A day after it was first suggested by Gery Woelfel, the Journal-Sentinel is reporting that the Bucks have indeed traded the expiring contract of Dan Gadzuric and Charlie Bell to the Golden State Warriors for swingman Corey Maggette and the 44th overall pick in Thursday's draft. There's no question the Bucks win the trade going away in talent terms--Gadzuric and Bell were barely rotation-worthy over the past couple seasons while Maggette has elite scoring ability. But the 30-year-old Illinois native is also owed $9.60 million, $10.26 million, and $10.92 million over the next three seasons and has made a living as a single-minded scorer on bad teams.
The plus side is that Maggette brings the Bucks a slashing dimension they didn't have even with Salmons, and they do get much better value out of their 10/11 roster by converting Bell and Gadzuric into a dynamic scorer. Maggette's $9.6 million salary next year is about $1.5 million less than that owed Bell and Gadzuric, and that doesn't include the money that probably won't get spent on Salmons. It's less pretty beyond 2011, when Maggette is owed $21 million over the final two years of his deal. In contrast, Gadzuric is off the books this coming summer and Bell is owed $4.1 million in 11/12, but again that doesn't factor in a potential multi-year deal that Salmons might have gotten in Maggette's absence.
But as I tweeted earlier in the day, my biggest concern about the deal is that Maggette just doesn't seem like a real upgrade to Salmons, particularly when you factor in his contract. We know the Bucks worked well with Salmons, and presumably he'll sign for a bit less than the dollars owed Maggette (unless the market goes really crazy). So why not try to re-sign Salmons in July, and if that fails then make a move for Maggette or some other swingman thereafter? Did the Bucks feel Salmons was unlikely to re-sign? Did they think someone else was going to deal for Maggette if they didn't move quickly? Did they not like any of the other potential trade or free agent options out there? Presumably it's some combination of all three, and we shouldn't overlook the value of adding another 2010 pick that they can use to possibly make another move this week.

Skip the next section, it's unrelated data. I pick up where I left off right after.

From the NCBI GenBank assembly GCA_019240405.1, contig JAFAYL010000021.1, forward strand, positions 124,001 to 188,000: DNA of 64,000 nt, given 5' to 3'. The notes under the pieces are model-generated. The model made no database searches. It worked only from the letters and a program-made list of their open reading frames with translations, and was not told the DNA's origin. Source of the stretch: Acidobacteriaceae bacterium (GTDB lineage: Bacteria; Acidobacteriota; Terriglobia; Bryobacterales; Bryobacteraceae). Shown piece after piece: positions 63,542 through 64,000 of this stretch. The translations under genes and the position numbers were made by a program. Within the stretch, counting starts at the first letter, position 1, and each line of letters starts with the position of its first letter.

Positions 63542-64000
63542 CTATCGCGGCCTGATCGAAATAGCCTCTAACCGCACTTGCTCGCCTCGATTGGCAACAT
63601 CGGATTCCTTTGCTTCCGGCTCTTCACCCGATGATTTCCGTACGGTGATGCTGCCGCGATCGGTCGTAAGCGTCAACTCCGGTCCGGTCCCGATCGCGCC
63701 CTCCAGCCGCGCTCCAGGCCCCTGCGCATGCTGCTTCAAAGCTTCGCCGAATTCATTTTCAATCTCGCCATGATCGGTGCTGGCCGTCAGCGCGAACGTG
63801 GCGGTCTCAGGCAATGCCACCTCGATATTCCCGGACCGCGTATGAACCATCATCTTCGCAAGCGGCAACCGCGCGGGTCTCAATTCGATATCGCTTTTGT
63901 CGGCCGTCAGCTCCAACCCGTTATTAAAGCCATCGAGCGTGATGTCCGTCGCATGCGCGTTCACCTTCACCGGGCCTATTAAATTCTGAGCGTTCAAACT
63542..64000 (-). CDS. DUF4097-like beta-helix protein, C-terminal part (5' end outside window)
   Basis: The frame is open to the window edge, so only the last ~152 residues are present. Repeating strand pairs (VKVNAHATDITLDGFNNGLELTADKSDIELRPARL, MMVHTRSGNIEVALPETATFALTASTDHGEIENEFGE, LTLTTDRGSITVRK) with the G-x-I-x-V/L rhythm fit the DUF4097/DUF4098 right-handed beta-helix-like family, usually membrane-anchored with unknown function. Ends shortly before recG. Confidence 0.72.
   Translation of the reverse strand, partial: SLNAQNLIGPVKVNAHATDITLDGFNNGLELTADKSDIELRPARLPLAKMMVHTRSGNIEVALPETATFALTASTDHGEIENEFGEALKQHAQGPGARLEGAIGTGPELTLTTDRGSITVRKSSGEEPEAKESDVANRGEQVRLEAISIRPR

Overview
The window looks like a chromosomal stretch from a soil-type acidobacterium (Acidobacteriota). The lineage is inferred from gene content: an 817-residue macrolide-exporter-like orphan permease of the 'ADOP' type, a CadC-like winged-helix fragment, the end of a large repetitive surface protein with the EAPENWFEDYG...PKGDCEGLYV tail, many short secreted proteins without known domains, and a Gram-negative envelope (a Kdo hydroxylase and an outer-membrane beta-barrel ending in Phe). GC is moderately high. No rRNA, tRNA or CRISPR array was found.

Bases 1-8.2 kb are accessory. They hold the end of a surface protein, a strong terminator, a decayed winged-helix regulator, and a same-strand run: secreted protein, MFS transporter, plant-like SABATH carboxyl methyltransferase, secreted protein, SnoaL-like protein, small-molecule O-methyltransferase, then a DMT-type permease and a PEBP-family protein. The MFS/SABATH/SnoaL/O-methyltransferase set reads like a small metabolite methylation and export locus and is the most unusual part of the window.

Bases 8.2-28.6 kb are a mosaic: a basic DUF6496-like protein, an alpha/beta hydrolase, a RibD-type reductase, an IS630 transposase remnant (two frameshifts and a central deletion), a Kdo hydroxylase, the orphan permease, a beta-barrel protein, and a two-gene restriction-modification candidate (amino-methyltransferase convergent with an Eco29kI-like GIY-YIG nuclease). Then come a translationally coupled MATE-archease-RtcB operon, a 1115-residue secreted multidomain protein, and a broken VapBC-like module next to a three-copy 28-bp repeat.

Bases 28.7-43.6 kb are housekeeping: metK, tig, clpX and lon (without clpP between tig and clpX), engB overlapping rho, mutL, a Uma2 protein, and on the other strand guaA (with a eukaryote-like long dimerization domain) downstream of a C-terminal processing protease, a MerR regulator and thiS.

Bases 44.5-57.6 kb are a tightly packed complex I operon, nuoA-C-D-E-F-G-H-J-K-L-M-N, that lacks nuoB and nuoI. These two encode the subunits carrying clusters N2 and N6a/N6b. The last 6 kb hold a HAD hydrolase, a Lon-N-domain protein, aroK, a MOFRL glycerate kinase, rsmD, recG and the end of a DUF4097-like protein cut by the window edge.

So long to Salmons?
The Bucks' move comes (not coincidentally?) the same day that John Salmons informed the Bucks he was opting out of his deal to become an unrestricted free agent. Salmons' decision won't surprise anyone given his terrific finish to the season in Milwaukee and his fairly modest $5.8 million salary next season, but it would now seem unlikely that the Bucks pony up to retain him with Maggette's deal on the books.
With many teams flush with cap space and only so many stars to go around, the 30-year-old Salmons will understandably be looking to cash in for one last big contract. The Bucks had hoped to sign Salmons to an extension before July, offering him three years and $21 million beyond the $5.8 million his existing deal would have paid him next season. That was the most the Bucks could offer in an extension (which is limited by the salary of the player's existing deal), but they could have offered more after Salmons opted out to become a free agent. Still, the extension seemed pretty reasonable--and perhaps a bit too long--considering Salmons' age and the likelihood that his game declines over the next few seasons. Ironically, Chris Tomasson wrote just hours before the trade was announced that the Bucks hoped to continue talking extension with Salmons up until the opt-out deadline on June 30, but we'll have to see if the party line changes now that Maggette is on board.
[Update] Not surprisingly, John Hammond has told the Journal-Sentinel that he still wants to re-sign Salmons: